Furthermore, the Panelist has noted from evidence submitted by the Complainant that the Respondent has registered and advertises on its websites "under construction" over 50 domain names in the ".com" domain which generally are either not activated or "under construction". Even the Respondent’s homepage (domain http://www.webwormgroup.com) is not active in the usual manner (visitors are welcomed and are informed that the site is still to be finalized). Actually only two of these domain names refer to active websites, which both are apparently addressed to customers in Turkey. Furthermore, the Response and the websites activated by the Respondent do not contain any reference to any business of the Respondent outside Turkey (as said before, the submission that the domain name <vivident.com> was intended to be used for a European Branch of an Australian Company is not sustained). The fact that the Respondent has registered all these domain names, including the domain name <vivident.com>, in the ".com" domain and not in the respective cctld of the country, where it is doing business, adds therefore another aspect indicating bad faith of the Respondent..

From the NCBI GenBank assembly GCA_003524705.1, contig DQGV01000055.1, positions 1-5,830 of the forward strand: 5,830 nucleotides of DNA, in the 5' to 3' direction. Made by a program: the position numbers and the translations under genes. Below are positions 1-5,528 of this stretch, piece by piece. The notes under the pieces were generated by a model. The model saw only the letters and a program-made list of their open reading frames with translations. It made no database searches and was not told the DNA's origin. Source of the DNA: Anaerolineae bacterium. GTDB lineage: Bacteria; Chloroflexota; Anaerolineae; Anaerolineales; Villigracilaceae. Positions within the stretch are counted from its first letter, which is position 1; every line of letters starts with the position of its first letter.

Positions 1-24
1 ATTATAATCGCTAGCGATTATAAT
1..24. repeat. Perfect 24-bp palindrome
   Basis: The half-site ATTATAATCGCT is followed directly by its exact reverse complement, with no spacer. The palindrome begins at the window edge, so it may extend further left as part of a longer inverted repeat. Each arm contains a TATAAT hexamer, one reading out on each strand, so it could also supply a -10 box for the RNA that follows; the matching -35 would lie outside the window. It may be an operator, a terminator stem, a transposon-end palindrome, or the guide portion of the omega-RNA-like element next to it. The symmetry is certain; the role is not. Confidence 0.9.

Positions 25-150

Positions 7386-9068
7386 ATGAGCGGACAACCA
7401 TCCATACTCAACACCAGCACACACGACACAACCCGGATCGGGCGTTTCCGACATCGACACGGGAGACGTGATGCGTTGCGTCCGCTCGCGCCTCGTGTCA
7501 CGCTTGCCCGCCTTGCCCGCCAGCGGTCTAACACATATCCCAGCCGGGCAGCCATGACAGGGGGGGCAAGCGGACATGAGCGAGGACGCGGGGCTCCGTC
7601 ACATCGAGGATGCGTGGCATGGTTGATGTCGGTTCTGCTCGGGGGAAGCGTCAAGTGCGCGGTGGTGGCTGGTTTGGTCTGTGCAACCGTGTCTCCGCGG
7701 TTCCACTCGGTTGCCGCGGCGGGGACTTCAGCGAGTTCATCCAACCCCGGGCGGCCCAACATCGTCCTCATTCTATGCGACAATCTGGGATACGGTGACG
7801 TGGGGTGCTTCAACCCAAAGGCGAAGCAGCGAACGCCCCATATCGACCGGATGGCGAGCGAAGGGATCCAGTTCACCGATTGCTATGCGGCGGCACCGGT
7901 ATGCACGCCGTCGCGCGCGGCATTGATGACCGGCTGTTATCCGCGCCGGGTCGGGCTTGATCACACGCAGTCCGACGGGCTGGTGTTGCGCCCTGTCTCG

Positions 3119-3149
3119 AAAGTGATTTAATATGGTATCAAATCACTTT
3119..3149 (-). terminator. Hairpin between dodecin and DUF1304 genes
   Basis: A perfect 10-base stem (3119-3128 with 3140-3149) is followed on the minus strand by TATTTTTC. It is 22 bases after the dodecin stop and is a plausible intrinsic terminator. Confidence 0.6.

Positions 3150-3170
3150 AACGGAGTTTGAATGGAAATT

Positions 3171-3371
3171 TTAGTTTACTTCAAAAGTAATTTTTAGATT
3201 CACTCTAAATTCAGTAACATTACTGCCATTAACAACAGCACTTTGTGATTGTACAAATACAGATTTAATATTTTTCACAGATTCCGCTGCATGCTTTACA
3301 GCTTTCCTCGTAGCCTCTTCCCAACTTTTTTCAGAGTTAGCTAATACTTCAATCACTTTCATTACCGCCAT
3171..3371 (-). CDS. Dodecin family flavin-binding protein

Furthermore, the arguments put forward by the Respondent that the domain name <vivident> could refer to a number of companies in Australia, the USA and in Japan, speak more against than in favor of the Respondent. The Respondent submits that, when registering the domain name and still thereafter until having received the Complaint, it has been totally ignorant of the trademark VIVIDENT and the chewing gum product of the Complainant, an Italian Company with a Turkish subsidiary, despite the fact that this product has been on the market in its country for a long time and is widely advertised and known by consumers, in particular in the Istanbul region. However, the Respondent had no problems to find out about and to intend to enter into a business relationship with, respectively to have been contacted by companies located in countries as far away as in Australia and in Japan, companies, which apparently are not doing business outside their country, particularly not in Turkey and apparently have no intention to do business in Turkey.